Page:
By one estimate, CalPERS has missed out on $3 billion in financial returns by refusing to buy tobacco stocks. But the pension giant decided Monday to stick with the ban despite a recommendation from its staff that the ban be relaxed.
By Dan Walters
January 2, 2017 – 12:01 AM
It’s very rare, but always welcome, when reality intrudes on political decision making.
Thus, it’s noteworthy that overseers of the nation’s largest pension trust fund, the California Public Employees Retirement System (CalPERS), last month reduced – albeit reluctantly – its projection of future earnings by a half-percentage point.
With earnings on investments the last two years barely exceeding zero, CalPERS has been compelled to sell assets to make its pension payments, which far outstrip contributions from state and local governments and their employees.
Reducing the “discount rate” to 7 percent will force employers, and perhaps employees, to kick billions of more dollars into the system to slow the growth of CalPERS’ “unfunded liabilities,” as the $150-plus billion debt is termed.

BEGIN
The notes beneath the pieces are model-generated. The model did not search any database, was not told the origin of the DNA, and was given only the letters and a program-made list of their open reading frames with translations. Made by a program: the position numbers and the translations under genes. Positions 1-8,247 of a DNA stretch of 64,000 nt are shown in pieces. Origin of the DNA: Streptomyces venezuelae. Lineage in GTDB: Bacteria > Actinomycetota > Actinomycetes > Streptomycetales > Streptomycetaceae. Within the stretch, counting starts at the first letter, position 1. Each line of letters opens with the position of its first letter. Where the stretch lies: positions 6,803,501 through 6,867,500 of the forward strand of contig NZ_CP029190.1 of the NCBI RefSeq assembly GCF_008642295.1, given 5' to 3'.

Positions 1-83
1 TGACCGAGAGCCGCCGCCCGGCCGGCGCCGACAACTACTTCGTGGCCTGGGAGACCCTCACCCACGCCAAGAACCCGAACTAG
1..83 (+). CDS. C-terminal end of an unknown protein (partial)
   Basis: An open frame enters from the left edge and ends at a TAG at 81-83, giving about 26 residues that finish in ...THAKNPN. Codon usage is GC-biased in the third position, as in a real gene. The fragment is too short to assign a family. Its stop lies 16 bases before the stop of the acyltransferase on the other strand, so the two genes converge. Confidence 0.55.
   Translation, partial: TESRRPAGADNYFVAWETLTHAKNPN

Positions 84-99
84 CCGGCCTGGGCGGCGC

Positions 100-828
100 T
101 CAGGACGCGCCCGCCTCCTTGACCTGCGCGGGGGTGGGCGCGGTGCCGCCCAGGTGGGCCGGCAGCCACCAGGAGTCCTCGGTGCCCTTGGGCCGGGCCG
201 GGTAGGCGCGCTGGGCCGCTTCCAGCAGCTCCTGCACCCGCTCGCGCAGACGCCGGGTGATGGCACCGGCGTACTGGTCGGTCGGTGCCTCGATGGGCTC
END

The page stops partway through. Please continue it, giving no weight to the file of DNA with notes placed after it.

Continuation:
However, the extra contributions generated by lowering the discount rate will not erase that debt, which is likely to keep growing if CalPERS’ investment earnings continue to fall short, as many economists expect.
In fact, CalPERS’ own advisers see a prolonged period of relatively low earnings and say the system shouldn’t count on more than 6.2 percent.
Rationally, the discount rate should have been lowered by at least another full percentage point. But CalPERS already has increased its mandatory contributions by 50 percent to make up for investment losses during the Great Recession and other factors, and cutting the discount rate to 6 percent would probably mean bankruptcy for a number of local governments, particularly cities.
All in all, therefore, while reality did make a rare visit to the CalPERS boardroom, its impact fell well short of what is needed to make the public employees’ pension system actuarially sound.
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